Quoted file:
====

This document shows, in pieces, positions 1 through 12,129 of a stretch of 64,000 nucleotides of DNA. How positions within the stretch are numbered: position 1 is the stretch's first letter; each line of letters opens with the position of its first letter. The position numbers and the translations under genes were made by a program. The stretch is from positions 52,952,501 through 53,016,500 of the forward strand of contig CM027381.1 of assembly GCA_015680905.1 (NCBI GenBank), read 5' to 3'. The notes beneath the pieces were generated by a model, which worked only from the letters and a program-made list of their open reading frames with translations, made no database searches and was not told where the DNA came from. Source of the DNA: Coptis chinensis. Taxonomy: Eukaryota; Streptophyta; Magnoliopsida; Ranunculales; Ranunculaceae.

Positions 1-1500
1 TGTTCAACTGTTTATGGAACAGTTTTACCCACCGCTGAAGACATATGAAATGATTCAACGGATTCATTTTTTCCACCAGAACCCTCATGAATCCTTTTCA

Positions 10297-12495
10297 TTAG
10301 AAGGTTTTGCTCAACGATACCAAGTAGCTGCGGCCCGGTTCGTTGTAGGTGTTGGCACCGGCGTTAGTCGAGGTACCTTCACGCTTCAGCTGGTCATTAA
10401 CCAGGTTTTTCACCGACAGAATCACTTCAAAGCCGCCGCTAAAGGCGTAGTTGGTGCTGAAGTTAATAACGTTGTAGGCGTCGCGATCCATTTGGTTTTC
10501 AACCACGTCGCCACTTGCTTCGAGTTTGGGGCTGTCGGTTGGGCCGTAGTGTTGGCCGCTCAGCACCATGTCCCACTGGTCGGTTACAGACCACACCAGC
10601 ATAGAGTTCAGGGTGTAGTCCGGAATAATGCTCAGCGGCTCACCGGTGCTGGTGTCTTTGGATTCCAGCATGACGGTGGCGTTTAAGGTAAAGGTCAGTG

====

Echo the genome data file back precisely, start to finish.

This document shows, in pieces, positions 1 through 12,129 of a stretch of 64,000 nucleotides of DNA. How positions within the stretch are numbered: position 1 is the stretch's first letter; each line of letters opens with the position of its first letter. The position numbers and the translations under genes were made by a program. The stretch is from positions 52,952,501 through 53,016,500 of the forward strand of contig CM027381.1 of assembly GCA_015680905.1 (NCBI GenBank), read 5' to 3'. The notes beneath the pieces were generated by a model, which worked only from the letters and a program-made list of their open reading frames with translations, made no database searches and was not told where the DNA came from. Source of the DNA: Coptis chinensis. Taxonomy: Eukaryota; Streptophyta; Magnoliopsida; Ranunculales; Ranunculaceae.

Positions 1-1500
1 TGTTCAACTGTTTATGGAACAGTTTTACCCACCGCTGAAGACATATGAAATGATTCAACGGATTCATTTTTTCCACCAGAACCCTCATGAATCCTTTTCA

Positions 10297-12495
10297 TTAG
10301 AAGGTTTTGCTCAACGATACCAAGTAGCTGCGGCCCGGTTCGTTGTAGGTGTTGGCACCGGCGTTAGTCGAGGTACCTTCACGCTTCAGCTGGTCATTAA
10401 CCAGGTTTTTCACCGACAGAATCACTTCAAAGCCGCCGCTAAAGGCGTAGTTGGTGCTGAAGTTAATAACGTTGTAGGCGTCGCGATCCATTTGGTTTTC
10501 AACCACGTCGCCACTTGCTTCGAGTTTGGGGCTGTCGGTTGGGCCGTAGTGTTGGCCGCTCAGCACCATGTCCCACTGGTCGGTTACAGACCACACCAGC
10601 ATAGAGTTCAGGGTGTAGTCCGGAATAATGCTCAGCGGCTCACCGGTGCTGGTGTCTTTGGATTCCAGCATGACGGTGGCGTTTAAGGTAAAGGTCAGTG